Effectively organizing these activities to meet the objectives of the game requires exceptional coordination and balancing skills.
- Visual Acuity: In an active and fast-moving game such as hockey, maximum static, and dynamic visual acuity are essential. Dynamic visual acuity is the ability to accurately see the puck while moving around the defenseman, shifting the balance from side to side and turning the head to find a teammate for a pass.
- Speed of Focusing: Tracking the puck also requires a rapid change of focus. With the small black disk rapidly coming close, the goalie’s eyes must adapt from far focus to near focus in milliseconds.
The game’s dynamic nature forces players to discern fine details to prevent penalties or other line calls.
- Focusing: Most hockey rinks are over 200 ft long and 85 ft across, whilst the puck is only 3 inches wide. In order to accurately follow the puck, the skater needs to maintain a very clear vision and be able to change his/her focus over this distance very rapidly.
- Color Perception: Distinct color perception is useful in recognizing fellow players without raising the head to look at their jerseys. Good contrast and color perception can help identify players even when the skater is not looking directly at them. As a result, it takes less time to react and make the shot.
- Eye Dominance: Determining which eye is stronger may help to decide if a player should skate on the right-wing or the left-wing.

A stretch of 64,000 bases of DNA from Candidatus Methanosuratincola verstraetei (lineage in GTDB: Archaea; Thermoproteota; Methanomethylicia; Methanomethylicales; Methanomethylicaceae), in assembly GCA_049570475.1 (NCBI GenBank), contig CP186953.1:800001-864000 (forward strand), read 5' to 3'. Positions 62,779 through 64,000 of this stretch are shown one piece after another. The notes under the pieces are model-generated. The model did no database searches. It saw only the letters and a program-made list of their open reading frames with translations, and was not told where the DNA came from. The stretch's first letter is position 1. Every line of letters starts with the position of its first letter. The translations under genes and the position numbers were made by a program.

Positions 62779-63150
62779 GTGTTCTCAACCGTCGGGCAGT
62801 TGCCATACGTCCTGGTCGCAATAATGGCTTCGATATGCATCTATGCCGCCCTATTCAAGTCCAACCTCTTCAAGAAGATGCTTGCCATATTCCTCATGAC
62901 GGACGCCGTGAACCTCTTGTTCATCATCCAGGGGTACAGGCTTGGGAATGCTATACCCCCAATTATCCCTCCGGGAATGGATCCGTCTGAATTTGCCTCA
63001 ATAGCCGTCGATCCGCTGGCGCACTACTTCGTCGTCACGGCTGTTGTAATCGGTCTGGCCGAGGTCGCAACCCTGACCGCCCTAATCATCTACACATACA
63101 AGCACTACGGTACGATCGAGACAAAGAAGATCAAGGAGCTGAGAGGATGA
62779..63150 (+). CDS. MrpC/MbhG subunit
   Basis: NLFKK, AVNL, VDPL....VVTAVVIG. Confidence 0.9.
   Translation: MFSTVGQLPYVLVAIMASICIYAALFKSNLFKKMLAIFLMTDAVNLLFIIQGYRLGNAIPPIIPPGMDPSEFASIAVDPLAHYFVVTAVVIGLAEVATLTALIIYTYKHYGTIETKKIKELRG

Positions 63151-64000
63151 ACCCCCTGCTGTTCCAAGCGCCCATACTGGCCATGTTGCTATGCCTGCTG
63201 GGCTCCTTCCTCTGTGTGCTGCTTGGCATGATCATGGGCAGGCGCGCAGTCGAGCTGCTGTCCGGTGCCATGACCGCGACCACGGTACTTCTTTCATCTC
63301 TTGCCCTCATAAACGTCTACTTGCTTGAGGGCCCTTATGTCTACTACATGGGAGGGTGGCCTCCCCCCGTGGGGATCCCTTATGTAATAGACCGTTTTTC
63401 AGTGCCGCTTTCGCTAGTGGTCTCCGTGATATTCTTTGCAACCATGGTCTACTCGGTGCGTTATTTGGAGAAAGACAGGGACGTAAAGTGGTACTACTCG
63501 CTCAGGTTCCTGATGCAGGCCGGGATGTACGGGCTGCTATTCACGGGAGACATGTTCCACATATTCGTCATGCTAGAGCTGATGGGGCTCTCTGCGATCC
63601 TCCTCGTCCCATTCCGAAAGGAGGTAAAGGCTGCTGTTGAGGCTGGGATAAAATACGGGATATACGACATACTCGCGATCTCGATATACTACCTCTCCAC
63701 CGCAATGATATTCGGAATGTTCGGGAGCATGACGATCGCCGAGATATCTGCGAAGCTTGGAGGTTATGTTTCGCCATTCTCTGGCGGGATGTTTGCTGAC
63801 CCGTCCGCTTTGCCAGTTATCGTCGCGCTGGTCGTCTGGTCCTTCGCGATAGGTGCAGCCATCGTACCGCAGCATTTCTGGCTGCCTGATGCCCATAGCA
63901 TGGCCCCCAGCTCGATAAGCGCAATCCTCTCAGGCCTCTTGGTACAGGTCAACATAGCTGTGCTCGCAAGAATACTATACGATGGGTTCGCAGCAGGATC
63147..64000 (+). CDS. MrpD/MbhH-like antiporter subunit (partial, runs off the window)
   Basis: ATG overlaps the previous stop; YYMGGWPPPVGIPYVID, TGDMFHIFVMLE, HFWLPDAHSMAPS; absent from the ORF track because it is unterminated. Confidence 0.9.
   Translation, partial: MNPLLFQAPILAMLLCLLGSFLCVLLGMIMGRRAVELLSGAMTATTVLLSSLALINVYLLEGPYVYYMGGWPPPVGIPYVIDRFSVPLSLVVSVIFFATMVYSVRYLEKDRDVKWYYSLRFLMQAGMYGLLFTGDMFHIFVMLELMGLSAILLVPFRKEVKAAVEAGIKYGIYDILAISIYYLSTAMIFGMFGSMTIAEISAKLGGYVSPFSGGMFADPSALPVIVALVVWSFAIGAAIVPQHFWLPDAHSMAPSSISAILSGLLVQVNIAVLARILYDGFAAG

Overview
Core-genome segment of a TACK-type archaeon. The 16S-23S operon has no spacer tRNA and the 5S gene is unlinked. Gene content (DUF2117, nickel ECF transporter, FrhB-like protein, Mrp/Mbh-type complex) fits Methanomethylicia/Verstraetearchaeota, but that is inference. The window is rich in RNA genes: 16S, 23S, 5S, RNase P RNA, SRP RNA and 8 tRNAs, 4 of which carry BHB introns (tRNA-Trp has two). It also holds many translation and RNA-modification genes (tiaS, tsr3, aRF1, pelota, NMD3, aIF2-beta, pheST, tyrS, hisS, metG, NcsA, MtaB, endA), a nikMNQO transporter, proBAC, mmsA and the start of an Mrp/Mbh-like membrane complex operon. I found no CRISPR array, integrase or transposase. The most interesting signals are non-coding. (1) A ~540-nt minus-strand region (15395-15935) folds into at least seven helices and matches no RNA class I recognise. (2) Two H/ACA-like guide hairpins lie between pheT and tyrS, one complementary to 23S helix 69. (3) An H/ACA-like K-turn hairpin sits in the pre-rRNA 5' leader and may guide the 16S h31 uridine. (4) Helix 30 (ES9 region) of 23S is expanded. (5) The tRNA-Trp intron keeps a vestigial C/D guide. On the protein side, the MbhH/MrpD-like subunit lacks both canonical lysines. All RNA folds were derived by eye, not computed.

- Visual Fixation: Keeping the eyes fixed on a specific moving object is critical, especially for goalies and defensemen, who must focus and lock in on an incoming puck.
Effective Hockey Vision Training For Your Team
Any skill can and must be trained if you want excellent performance. Juggling and bouncing balls off the wall are not enough to achieve the level of excellence required for becoming a champion. To make the most of every player’s talent, you need to know their particular strengths and weaknesses. Only a sport-specific, goal-oriented vision training program based on the players’ sports vision profiles can optimize their visual skills.
The training may vary according to the position of the skater and his/her sports vision profile. A defenseman may need to enhance peripheral vision, whereas the goaltender may primarily work on depth perception.
The Role of the Sports Vision Therapist
We recommend a sports vision assessment for every competitive athlete, regardless of their level of ability or seniority. A sports vision therapist, such as Rebecca St. Jean, O.D. and Elicia Miller, O.D., will evaluate visual functioning as it pertains to hockey performance.
Based on this assessment, the sports vision optometrist creates an individual sports vision profile and builds a training plan directed towards achieving individual goals.
Generally, the hockey player will attend weekly in-office training sessions followed with daily exercises, which the player can carry out at home or as part of the team training. We can also work with the coach and parents to set goals and follow up on the player’s progress.
Make an appointment with Rebecca St. Jean, O.D. and Elicia Miller, O.D. at The Sports Vision Center at Advanced Eye Care to help improve visual skills and hockey performance.Our practice serves patients from South Charleston, Davis Creek, Hillsdale, and Institute, West Virginia and surrounding communities.